At Your Appointment
Heart Failure Appointment Guide
What is coronary angiography?
Coronary angiography is a procedure that allows your doctor to take a picture or image (an angiogram) of the blood vessels (arteries) that supply your heart muscle. Doctors use coronary angiography to study the arteries of your heart that are obstructed, blocked, or narrowed, and diagnose the underlying cause.
Coronary angiography is only one method used to diagnose a variety of heart and vascular diseases, and conditions. Discuss all the testing options with your doctor understand which options are right for you.
Types of coronary angiography
The types of coronary angiography procedures include:
Catheter coronary angiography involves inserting a catheter into a vessel in your groin or arm. The catheter wire is then fed, or guided to the area to be examined. X-rays are used to produce the angiogram or picture of the vessel.
Noninvasive coronary angiography uses computed tomography (CT), or sometimes magnetic resonance imagining (MRI) or ultrasound, to produce the angiogram. CT involves radiation exposure but MRI and ultrasound methods do not.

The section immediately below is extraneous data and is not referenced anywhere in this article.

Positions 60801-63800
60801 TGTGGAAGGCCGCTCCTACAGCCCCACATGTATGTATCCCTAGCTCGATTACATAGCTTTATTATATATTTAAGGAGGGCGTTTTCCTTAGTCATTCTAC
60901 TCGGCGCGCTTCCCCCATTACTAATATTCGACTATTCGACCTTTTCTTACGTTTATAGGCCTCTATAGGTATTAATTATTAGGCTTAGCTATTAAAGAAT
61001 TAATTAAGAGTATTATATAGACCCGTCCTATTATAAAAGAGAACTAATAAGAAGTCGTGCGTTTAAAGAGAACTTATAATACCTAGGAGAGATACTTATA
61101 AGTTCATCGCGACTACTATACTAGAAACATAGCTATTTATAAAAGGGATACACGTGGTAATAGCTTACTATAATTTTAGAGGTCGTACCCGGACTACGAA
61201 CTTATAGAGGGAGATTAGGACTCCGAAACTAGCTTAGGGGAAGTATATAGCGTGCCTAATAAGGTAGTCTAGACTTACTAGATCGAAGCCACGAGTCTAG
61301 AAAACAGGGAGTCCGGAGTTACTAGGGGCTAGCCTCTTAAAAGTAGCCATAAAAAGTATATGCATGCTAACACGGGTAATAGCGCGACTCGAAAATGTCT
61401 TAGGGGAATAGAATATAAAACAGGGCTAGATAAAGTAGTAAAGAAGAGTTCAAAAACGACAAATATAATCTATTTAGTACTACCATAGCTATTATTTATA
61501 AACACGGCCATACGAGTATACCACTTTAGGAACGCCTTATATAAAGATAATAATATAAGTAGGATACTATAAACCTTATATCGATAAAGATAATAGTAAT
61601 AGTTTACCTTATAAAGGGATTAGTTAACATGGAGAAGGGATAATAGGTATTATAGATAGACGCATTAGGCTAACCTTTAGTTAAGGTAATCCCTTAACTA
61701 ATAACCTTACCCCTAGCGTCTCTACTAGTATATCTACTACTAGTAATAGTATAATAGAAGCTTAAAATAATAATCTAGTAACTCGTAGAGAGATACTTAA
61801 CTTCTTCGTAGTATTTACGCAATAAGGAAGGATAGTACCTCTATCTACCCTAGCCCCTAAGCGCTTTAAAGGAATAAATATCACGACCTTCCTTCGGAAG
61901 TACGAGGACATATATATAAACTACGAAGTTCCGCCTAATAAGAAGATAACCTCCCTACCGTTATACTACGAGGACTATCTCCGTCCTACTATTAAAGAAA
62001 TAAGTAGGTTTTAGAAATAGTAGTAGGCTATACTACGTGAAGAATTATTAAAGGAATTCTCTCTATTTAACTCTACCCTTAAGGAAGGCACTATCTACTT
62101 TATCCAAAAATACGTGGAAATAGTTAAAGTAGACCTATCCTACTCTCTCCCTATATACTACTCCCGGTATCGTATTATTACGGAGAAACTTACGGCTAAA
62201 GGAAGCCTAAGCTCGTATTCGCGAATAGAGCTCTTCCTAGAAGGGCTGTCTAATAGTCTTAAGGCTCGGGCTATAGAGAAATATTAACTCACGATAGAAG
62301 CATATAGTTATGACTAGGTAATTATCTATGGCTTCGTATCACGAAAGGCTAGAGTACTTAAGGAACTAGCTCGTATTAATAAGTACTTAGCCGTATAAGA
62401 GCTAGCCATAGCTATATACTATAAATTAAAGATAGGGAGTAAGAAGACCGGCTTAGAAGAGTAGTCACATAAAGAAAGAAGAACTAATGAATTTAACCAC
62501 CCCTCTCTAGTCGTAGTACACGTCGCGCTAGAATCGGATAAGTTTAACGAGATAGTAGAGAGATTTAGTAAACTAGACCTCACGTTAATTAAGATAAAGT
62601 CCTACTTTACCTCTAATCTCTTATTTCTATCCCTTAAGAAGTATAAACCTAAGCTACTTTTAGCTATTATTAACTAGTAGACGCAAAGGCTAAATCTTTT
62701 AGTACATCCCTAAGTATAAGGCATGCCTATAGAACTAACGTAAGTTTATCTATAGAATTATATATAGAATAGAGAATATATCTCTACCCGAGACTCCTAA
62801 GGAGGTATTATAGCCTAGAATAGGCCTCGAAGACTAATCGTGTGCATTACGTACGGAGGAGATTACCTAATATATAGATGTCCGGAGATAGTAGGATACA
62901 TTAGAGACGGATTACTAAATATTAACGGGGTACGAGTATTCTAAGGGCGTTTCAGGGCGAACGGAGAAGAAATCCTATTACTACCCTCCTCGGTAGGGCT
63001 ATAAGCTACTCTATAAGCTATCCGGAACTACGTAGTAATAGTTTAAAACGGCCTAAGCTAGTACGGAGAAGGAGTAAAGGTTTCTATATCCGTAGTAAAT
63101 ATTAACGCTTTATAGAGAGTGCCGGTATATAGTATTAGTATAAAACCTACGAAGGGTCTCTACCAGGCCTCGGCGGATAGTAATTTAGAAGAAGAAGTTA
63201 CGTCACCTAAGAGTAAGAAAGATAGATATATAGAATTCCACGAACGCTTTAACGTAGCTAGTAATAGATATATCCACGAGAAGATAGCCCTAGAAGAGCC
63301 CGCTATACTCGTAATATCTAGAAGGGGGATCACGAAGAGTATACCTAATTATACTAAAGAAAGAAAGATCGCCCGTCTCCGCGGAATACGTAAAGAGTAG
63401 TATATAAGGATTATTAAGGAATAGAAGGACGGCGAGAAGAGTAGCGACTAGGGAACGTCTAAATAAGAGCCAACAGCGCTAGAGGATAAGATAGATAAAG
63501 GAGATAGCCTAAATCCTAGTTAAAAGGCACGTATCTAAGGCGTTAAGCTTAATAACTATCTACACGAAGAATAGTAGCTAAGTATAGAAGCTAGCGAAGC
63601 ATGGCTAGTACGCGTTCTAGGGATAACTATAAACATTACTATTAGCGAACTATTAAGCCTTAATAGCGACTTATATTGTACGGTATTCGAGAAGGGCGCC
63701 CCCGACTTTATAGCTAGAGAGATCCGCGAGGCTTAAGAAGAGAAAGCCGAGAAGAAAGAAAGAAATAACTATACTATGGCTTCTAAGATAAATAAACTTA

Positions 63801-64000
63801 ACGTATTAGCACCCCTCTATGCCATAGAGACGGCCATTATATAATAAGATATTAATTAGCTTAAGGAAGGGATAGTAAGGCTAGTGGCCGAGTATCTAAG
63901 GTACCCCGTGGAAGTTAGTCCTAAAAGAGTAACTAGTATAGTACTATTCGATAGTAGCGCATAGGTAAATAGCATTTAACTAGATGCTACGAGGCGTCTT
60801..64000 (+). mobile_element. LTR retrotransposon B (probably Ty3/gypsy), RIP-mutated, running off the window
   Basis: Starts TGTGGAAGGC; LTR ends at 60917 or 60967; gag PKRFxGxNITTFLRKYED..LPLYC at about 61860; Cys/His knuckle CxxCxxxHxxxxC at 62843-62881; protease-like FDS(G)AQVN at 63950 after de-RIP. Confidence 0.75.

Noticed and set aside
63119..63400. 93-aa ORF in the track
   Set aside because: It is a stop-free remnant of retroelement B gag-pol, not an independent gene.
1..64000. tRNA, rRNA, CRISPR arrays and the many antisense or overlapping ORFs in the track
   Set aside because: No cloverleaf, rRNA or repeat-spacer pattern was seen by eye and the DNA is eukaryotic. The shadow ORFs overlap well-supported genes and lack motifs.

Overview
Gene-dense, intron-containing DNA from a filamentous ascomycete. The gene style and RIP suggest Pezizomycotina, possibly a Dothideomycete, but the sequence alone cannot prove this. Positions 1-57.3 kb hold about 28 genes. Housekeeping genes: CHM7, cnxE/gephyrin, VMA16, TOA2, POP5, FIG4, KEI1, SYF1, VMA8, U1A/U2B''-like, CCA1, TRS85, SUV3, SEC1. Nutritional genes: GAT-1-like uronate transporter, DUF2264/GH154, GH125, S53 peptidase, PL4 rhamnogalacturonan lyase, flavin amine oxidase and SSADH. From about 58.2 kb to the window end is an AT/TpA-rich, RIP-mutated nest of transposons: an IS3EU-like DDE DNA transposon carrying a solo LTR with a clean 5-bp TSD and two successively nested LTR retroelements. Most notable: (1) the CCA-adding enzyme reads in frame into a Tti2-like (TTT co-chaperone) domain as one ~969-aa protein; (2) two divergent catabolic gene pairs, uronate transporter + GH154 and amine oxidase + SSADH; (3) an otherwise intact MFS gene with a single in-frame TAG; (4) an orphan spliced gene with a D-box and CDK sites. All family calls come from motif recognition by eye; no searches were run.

Catheter coronary angiography, and in some cases, noninvasive coronary angiography, use a contrast agent, sometimes called a dye. This is administered intravenously (through an IV). The contrast agent improves the quality of the image.
Other procedures that may be performed
The following catheter procedures can be performed during a catheter coronary angiography:
Angioplasty to widen a narrowed or obstructed vessel
Blood clot removal by injecting clot-dissolving medications into the artery via the catheter
Cardiac catheterization to examine the interior of the heart chambers, the heart valves, and evaluate heart function
Stent placement with a mesh tube, which is permanently inserted into the blood vessel to keep the vessel open
These procedures cannot be performed during noninvasive coronary angiography because it does not use a catheter. Your doctor may recommend a catheter procedure or surgery if a noninvasive coronary angiography diagnoses serious heart disease.
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